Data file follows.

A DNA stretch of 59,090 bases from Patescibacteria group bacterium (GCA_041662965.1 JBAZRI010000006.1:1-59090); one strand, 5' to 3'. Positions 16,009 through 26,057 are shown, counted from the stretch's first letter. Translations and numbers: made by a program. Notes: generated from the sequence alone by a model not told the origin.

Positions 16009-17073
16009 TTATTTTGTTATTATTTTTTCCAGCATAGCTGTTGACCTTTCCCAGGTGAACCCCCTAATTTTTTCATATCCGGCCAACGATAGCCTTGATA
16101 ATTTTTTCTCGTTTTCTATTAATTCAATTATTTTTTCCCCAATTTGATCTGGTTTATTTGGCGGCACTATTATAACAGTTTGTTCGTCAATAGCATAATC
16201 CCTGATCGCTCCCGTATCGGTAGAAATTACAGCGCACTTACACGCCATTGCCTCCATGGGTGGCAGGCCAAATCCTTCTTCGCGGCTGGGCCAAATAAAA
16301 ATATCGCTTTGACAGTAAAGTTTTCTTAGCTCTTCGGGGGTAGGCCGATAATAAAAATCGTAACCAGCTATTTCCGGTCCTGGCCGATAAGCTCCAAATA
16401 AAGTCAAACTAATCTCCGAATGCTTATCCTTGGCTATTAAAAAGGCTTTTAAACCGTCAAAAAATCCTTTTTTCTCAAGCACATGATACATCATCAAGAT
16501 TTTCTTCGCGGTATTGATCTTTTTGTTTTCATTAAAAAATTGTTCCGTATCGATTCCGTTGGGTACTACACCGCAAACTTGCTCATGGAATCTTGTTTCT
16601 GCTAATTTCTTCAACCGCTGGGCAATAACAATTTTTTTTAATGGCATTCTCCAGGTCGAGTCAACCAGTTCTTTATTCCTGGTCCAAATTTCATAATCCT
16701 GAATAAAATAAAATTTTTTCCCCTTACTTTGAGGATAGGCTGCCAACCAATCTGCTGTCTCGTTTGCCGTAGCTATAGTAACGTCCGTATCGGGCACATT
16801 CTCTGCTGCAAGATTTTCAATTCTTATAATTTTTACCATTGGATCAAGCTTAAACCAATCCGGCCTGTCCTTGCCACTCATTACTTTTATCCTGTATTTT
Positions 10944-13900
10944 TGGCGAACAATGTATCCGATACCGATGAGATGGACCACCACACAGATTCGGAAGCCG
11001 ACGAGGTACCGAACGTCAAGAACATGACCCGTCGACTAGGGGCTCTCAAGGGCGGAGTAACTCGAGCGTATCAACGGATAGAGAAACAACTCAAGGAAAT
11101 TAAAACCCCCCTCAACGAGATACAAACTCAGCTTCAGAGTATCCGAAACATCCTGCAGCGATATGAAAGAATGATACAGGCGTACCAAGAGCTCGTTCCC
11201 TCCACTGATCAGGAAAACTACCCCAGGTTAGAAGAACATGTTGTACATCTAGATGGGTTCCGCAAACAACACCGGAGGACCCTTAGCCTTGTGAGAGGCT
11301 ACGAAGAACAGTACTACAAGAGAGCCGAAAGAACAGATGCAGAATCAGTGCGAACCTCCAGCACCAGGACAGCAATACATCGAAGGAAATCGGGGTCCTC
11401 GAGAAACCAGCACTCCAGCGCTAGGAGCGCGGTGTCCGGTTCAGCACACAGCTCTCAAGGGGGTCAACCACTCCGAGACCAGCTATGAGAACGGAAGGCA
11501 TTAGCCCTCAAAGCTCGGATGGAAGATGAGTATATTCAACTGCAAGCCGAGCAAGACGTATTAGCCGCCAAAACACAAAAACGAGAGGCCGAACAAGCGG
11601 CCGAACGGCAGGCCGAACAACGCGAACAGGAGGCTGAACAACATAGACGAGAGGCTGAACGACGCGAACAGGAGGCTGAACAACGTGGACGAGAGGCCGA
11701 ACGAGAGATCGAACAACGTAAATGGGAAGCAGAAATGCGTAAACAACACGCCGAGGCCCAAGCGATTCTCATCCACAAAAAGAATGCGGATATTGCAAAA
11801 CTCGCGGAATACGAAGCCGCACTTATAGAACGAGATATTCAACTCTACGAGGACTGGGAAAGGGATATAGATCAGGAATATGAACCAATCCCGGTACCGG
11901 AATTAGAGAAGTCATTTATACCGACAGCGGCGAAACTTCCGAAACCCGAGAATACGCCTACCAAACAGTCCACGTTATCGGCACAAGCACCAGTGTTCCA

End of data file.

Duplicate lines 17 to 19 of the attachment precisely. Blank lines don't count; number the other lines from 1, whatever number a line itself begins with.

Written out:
11301 ACGAAGAACAGTACTACAAGAGAGCCGAAAGAACAGATGCAGAATCAGTGCGAACCTCCAGCACCAGGACAGCAATACATCGAAGGAAATCGGGGTCCTC
11401 GAGAAACCAGCACTCCAGCGCTAGGAGCGCGGTGTCCGGTTCAGCACACAGCTCTCAAGGGGGTCAACCACTCCGAGACCAGCTATGAGAACGGAAGGCA
11501 TTAGCCCTCAAAGCTCGGATGGAAGATGAGTATATTCAACTGCAAGCCGAGCAAGACGTATTAGCCGCCAAAACACAAAAACGAGAGGCCGAACAAGCGG